Do Men and Women Fracture Bones at Similar Bone Densities?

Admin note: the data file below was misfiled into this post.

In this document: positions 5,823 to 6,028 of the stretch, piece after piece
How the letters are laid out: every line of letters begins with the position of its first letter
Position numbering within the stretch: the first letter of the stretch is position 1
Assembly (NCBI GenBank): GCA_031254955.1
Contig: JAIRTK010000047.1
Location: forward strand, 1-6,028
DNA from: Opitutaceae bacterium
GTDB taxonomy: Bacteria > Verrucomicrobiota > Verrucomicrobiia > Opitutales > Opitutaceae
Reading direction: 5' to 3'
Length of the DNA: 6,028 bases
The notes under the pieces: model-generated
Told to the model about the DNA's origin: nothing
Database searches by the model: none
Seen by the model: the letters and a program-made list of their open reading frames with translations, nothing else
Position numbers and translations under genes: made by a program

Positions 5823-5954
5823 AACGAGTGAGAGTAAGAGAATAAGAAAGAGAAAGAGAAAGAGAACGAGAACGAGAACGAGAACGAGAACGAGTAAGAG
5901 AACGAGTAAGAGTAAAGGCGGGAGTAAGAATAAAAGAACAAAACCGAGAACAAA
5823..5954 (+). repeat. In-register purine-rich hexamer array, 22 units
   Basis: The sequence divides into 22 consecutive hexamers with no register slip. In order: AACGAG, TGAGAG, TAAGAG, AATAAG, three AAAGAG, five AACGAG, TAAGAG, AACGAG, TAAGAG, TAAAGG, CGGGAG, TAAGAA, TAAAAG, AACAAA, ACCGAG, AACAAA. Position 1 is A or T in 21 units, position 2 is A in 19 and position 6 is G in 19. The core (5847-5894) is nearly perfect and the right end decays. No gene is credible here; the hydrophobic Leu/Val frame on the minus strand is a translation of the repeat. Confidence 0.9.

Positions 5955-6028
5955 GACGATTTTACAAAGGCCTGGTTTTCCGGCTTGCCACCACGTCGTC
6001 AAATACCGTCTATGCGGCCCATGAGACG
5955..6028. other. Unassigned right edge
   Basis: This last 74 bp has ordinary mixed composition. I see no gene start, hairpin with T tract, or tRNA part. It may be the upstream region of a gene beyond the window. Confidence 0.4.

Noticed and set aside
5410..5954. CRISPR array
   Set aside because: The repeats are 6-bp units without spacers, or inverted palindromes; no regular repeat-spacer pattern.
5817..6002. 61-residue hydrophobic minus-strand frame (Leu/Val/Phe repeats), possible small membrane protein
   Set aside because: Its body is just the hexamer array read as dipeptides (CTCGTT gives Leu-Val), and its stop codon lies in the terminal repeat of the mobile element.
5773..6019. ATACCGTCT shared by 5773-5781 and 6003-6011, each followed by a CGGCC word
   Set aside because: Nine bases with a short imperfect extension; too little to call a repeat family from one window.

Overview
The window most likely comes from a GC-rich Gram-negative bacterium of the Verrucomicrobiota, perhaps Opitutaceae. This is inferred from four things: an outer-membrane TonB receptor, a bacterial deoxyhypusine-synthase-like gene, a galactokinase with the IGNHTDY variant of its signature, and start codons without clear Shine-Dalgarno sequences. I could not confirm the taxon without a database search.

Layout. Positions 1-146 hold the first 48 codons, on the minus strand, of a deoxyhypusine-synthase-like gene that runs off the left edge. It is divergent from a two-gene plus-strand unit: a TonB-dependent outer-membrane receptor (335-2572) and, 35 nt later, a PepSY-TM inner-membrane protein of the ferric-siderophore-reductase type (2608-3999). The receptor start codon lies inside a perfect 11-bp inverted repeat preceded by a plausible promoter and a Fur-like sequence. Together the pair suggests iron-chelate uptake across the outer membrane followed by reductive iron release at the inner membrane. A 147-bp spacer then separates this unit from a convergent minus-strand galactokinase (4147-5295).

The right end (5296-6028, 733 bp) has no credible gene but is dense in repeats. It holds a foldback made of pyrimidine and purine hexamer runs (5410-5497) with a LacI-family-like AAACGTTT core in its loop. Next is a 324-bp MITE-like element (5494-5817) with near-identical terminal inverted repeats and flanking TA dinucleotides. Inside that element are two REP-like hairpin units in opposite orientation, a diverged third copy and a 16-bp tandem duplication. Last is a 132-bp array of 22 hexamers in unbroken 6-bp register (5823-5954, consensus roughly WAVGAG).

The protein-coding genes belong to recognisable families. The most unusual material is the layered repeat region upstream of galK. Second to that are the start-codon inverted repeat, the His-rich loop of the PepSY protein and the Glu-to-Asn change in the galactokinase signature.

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When the World Health Organization (WHO) guidelines for the definition of osteoporosis in postmenopausal women were identified similar proposals were not developed for men as there was insufficient evidence about the relationship between bone density and fracture in men. We have therefore examined the relationship between bone density and vertebral fracture in men and women attending for assessment of possible osteoporosis. Two hundred and sixty-four women (age 64 [SD 10] years) and 37 men (age 55  years) were studied. Bone density was measured in the lumbar spine and femoral neck by dual-energy X-ray absorptiometry and expressed both as bone mineral density (BMD; g/cm2) and as T-scores. In both sexes there was a sigmoid relationship between the cumulative frequency of vertebral fracture and bone density at both sites. There was a linear relationship between the log odds of fracture and bone mass for both sexes and both sites (r= 0.97–0.99; p<0.0001). The slope of these lines was significantly steeper for men than women. The BMD at which there was 50% risk of fracture was higher in men than women (0.908 vs 0.844 g/cm2). The difference between the slopes was similar when the bone mass was expressed as a T-score. However, the T-score associated with 50% prevalence of fracture was similar in the two sexes (F: −2.77 vs M: −2.60). We conclude that although there is a different relationship between bone density and fracture in the two sexes the current WHO definition of osteoporosis in postmenopausal women can be appropriately applied to men.
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